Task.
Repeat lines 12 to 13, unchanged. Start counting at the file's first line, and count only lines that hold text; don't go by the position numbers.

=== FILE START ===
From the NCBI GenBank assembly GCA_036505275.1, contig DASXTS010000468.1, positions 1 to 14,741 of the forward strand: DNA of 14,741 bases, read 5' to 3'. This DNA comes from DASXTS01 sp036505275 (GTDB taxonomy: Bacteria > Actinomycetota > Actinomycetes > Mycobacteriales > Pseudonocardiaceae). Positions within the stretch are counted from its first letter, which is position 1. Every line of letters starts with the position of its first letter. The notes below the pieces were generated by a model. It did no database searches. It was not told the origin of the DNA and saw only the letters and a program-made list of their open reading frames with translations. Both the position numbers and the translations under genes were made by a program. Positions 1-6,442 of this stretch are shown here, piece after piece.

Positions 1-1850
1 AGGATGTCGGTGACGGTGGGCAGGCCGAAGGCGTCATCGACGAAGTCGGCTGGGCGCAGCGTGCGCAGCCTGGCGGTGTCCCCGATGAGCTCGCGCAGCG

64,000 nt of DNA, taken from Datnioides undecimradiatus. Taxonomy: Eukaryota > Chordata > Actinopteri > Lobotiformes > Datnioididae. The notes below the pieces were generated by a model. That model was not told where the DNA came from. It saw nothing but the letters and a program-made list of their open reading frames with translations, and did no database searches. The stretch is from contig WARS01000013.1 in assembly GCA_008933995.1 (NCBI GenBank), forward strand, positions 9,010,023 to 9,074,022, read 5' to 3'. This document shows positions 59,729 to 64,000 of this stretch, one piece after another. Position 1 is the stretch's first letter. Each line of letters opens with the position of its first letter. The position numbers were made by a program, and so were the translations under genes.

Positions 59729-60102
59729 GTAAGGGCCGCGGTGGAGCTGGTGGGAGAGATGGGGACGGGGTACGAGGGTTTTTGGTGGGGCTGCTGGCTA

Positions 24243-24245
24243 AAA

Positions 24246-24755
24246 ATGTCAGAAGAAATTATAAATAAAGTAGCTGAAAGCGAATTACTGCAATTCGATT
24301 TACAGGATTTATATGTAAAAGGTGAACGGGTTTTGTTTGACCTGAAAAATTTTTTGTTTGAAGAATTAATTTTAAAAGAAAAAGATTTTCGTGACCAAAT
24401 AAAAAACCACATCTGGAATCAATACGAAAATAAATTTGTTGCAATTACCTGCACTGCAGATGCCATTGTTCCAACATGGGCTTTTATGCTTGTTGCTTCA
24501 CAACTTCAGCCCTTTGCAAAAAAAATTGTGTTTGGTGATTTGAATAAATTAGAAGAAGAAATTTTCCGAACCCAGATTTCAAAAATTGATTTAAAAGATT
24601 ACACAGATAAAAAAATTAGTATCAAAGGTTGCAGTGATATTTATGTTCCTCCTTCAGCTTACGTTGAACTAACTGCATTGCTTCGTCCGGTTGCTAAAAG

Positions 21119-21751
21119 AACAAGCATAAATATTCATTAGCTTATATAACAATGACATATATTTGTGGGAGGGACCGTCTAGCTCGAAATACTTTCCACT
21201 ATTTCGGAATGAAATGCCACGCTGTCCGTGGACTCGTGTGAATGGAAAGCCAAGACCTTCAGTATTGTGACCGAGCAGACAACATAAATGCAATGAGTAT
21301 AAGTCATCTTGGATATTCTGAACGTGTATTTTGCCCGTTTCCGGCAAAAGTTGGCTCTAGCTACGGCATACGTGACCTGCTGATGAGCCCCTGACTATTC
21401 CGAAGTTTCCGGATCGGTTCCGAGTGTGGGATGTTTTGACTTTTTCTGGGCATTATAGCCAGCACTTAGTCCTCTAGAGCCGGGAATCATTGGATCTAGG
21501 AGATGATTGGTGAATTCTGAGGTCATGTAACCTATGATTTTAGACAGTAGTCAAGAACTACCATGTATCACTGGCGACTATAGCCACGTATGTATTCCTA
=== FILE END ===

24401 AAAAAACCACATCTGGAATCAATACGAAAATAAATTTGTTGCAATTACCTGCACTGCAGATGCCATTGTTCCAACATGGGCTTTTATGCTTGTTGCTTCA
24501 CAACTTCAGCCCTTTGCAAAAAAAATTGTGTTTGGTGATTTGAATAAATTAGAAGAAGAAATTTTCCGAACCCAGATTTCAAAAATTGATTTAAAAGATT